I personally would not consider paying these rates for Internet access during flights unless there was a financial return on my investment. However, I do use the service whenever I have complimentary access while in flight, but more often than not, the service is rather slow.
As high as the rates may be, let us put things in perspective.
For example, am I the only one who remembers when airplanes were equipped with Airfone — a telephone which could be used during a flight — by either Verizon or GTE? Do you remember how expensive Airfone was to use — $3.99 per minute plus a connection fee of $3.99? That eight dollars for that one minute cost almost as much as the ten dollars for that hour of Gogo Internet service during a flight. I used the Airfone service exactly once for a very abrupt telephone call because I needed to update someone with important information. This service was significantly more expensive than for what Gogo offers today — even after the rate increases.
By the way, Airfone was acquired by Gogo back in May of 2012.
Also, keep in mind that — despite the slow service — Internet access at 35,000 feet during a flight is still quite cool. It was not that long ago that this was not possible. Perspective, people.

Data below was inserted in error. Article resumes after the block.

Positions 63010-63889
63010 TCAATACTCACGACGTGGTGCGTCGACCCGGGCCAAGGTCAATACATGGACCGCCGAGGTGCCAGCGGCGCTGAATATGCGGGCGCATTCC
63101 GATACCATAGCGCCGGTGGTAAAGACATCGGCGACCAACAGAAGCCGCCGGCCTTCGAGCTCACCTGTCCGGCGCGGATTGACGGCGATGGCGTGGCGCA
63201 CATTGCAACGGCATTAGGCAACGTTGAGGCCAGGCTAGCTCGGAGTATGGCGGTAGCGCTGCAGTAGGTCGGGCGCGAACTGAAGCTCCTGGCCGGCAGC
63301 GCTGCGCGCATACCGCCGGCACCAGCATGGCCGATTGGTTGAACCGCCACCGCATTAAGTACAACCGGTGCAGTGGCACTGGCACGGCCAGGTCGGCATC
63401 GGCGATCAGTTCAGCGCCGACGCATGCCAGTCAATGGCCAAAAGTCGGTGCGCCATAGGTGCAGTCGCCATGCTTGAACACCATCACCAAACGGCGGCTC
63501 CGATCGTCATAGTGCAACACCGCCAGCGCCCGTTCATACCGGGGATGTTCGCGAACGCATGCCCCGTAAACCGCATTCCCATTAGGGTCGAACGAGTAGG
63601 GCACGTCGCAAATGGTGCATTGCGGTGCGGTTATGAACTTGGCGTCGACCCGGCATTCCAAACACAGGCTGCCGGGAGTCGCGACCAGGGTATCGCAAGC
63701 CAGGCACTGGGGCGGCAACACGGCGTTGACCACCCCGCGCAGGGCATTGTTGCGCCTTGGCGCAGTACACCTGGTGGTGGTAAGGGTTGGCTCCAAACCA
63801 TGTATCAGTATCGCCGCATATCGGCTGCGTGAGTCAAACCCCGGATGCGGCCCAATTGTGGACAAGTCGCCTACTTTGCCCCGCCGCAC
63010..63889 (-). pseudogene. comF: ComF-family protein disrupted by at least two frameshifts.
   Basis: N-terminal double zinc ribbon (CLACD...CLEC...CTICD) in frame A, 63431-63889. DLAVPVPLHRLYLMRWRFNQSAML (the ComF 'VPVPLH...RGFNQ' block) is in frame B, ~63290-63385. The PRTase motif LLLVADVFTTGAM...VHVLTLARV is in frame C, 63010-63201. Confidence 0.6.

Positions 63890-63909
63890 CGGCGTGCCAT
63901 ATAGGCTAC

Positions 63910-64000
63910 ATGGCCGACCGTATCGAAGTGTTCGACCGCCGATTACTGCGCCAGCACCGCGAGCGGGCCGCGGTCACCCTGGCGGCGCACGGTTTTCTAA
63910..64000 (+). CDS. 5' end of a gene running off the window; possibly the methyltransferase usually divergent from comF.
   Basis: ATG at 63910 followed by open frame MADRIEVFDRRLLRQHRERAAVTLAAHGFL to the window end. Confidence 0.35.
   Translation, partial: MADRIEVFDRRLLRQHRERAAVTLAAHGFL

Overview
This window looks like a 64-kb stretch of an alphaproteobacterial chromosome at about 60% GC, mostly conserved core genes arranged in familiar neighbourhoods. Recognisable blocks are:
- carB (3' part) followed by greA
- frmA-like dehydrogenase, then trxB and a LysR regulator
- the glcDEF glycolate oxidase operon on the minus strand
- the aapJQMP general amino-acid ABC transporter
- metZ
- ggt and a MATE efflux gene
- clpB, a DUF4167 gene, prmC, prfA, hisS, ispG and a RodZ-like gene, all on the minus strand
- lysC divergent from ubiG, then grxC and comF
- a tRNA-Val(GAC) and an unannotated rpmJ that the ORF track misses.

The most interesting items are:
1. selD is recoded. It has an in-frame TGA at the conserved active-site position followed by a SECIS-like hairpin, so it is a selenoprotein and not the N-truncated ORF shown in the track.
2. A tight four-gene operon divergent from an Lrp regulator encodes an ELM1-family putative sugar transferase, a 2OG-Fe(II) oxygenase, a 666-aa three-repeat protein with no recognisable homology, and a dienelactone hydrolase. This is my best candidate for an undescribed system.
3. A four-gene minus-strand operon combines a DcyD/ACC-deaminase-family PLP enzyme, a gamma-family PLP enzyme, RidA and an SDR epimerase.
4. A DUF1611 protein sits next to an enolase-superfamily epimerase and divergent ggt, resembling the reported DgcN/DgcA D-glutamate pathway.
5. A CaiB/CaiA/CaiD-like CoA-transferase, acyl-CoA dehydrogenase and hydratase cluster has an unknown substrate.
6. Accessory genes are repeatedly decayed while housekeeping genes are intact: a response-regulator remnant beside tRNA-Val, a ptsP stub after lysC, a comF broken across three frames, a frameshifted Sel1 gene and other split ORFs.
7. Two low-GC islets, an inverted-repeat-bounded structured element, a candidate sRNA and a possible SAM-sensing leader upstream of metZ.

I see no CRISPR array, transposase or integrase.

That is not to say that I do not believe the rates are inexpensive, as I will most likely not purchase the service at this time. However, at least I know that if I absolutely need to access the Internet, I do have an option that will not quite “break the bank” for me. Of course, I do understand that for those who are frequent fliers and must use the Internet every time they are passengers on an airplane, the costs will add up quickly…
…but, there are ways around this rate increase issue, in no particular order:
- While not exactly an elegant solution, two people could share the Internet access on one computer or other electronic device — but do not consider using a small travel router so that both of you could access the Internet simultaneously, as there apparently is a limit on how much data you could use
- From time to time, “bloggers” here at BoardingArea have been known to give away free passes; so keep reading the weblogs here at BoardingArea, as you never know which one might offer the next free pass to access the Internet during a flight — courtesy of Gogo
- Gogo does offers special promotions and rates; but they seem to be fewer and farther between these days
- Access codes have been given out on FlyerTalk free of charge by fellow FlyerTalk members who often ask for nothing in return
- Select Internet web sites — such as for the airline on which you are flying as a passenger, or amazon.com or ebay.com on occasion — can be accessed free of charge
- Sometimes a company sponsors free Internet access for a limited time using Gogo, such as Verizon did for 30 free minutes of Gogo Internet service for every passenger only five days ago
Are the rate increases fair in terms of capital used for equipment upgrades, future improvements and communications access; or is Gogo requesting too much money for its current services?
What do you think — and where is your threshold as to when the rates to access Internet service via Gogo are too expensive for you to consider using?